11. The anticipated prorated payment, if any, to the subject for participating in the trial.
      12. The anticipated expenses, if any, to the subject for participating in the trial.
      13. That the subject’s participation in the trial is voluntary and that the subject may refuse to participate or withdraw from the trial, at any time, without penalty or loss of benefits to which the subject is otherwise entitled.
      14. That the monitors, the auditors, the IRB, and the regulatory authorities will be granted direct access to the subject’s original medical records for verification of clinical trial procedures and/or data, without violating the confidentiality of the subject, to the extent permitted by the applicable laws and regulations and that, by signing a written informed consent form, the subject or the subject’s legally acceptable representative is authorizing such access.
      15. That records identifying the subject will be kept confidential and, to the extent permitted by the applicable laws and/or regulations, will not be made publicly available. If the results of the trial are published, the subject’s identity will remain confidential.
      16. That the subject or the subject’s legally acceptable representative will be informed in a timely manner if information becomes available that may be relevant to the subject’s willingness to continue participation in the trial.
      17. The persons to contact for further information regarding the trial and the rights of trial subjects, and whom to contact in the event of trial-related injury.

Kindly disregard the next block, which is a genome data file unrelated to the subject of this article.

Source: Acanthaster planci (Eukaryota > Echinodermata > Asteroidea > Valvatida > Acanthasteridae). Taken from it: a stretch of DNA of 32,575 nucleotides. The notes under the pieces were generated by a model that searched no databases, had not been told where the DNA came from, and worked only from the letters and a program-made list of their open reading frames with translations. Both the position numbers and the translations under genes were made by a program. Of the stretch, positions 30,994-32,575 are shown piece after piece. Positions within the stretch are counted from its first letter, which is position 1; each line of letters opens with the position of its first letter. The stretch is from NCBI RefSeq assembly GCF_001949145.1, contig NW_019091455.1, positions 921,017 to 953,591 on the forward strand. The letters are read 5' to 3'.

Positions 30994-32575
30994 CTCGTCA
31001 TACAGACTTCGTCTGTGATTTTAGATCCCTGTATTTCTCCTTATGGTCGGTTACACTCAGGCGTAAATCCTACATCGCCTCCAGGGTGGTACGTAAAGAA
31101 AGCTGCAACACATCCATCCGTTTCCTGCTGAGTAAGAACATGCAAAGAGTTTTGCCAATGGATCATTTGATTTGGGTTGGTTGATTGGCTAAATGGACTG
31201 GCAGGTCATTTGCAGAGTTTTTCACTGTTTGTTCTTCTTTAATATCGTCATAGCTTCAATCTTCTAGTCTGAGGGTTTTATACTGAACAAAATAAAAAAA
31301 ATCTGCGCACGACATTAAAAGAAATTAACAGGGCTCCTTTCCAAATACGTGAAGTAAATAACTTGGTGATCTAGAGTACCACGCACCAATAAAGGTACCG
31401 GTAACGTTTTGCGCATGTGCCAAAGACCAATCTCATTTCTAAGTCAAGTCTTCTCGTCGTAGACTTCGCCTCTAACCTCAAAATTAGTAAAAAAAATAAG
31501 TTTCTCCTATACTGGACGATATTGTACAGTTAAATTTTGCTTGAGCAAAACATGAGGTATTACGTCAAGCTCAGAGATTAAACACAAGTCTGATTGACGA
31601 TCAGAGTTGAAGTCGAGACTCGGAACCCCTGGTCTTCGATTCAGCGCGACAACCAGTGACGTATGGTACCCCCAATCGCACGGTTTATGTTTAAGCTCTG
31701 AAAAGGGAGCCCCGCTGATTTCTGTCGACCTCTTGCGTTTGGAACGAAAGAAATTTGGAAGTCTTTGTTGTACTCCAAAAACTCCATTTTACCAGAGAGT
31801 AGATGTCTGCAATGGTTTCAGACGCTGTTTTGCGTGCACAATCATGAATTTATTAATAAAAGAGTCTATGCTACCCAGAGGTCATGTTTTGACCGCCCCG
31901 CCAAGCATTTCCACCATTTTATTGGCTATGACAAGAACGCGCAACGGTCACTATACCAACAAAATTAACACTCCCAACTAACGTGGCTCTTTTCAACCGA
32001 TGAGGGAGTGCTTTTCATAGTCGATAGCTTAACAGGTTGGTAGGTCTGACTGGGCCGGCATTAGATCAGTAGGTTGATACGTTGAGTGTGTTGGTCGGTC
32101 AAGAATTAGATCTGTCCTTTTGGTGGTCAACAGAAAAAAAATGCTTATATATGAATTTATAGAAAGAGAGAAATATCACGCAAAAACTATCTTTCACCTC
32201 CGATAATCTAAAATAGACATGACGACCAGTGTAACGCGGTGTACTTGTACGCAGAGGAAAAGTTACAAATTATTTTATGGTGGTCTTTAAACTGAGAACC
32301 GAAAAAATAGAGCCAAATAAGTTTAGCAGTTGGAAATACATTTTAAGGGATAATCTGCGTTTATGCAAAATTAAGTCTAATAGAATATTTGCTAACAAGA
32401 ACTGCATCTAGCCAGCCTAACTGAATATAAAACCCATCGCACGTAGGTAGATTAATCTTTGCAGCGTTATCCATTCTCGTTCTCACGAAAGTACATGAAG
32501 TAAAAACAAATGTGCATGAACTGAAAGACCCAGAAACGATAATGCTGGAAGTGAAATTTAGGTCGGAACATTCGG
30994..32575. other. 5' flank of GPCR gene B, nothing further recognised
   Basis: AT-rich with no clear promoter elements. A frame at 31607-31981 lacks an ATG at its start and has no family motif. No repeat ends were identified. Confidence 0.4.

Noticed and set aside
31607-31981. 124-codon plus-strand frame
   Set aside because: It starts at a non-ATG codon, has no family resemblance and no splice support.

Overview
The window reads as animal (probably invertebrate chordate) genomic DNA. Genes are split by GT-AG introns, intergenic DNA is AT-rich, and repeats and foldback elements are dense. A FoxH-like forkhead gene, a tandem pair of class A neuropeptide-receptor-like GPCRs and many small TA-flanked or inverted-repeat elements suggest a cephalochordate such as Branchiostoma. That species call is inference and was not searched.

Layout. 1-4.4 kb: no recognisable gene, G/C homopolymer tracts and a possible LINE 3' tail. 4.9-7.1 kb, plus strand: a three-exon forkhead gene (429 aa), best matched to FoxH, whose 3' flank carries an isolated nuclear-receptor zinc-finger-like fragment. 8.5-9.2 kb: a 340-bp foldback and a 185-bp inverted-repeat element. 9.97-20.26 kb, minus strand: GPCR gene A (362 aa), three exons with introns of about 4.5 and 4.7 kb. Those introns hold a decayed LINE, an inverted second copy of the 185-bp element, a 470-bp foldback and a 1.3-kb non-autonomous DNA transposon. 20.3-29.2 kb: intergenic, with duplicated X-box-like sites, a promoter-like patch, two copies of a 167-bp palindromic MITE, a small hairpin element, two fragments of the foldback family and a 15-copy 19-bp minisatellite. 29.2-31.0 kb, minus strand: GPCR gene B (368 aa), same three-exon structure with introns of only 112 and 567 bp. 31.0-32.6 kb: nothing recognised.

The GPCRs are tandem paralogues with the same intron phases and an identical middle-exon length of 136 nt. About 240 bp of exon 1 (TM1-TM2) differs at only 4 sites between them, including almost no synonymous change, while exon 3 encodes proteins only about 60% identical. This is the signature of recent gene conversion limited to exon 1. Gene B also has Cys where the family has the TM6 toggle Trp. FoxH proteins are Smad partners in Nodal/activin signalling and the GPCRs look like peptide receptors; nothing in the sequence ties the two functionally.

18. The foreseeable circumstances and/or reasons under which the subject’s participation in the trial may be terminated.
      19. The expected duration of the subject’s participation in the trial.
      20. The approximate number of subjects involved in the trial.
    11. Prior to participation in the trial, the subject or the subject’s legally acceptable representative should receive a copy of the signed and dated written informed consent form and any other written information provided to the subjects. During a subject’s participation in the trial, the subject or the subject’s legally acceptable representative should receive a copy of the signed and dated consent form updates and a copy of any modifications to the written information provided to subjects.
    12. When a clinical trial (therapeutic or non-therapeutic) includes subjects who can only be enrolled in the trial with the consent of the subject’s legally acceptable representative (e.g., minors, or patients with severe dementia), the subject should be informed about the trial to the extent compatible with the subject’s understanding and, if capable, the subject should sign and personally date the written informed consent.
    13. Except as described above, a non-therapeutic trial (i.e. a trial in which there is no anticipated direct clinical benefit to the subject), should be conducted in subjects who personally give consent and who sign and date the written informed consent form.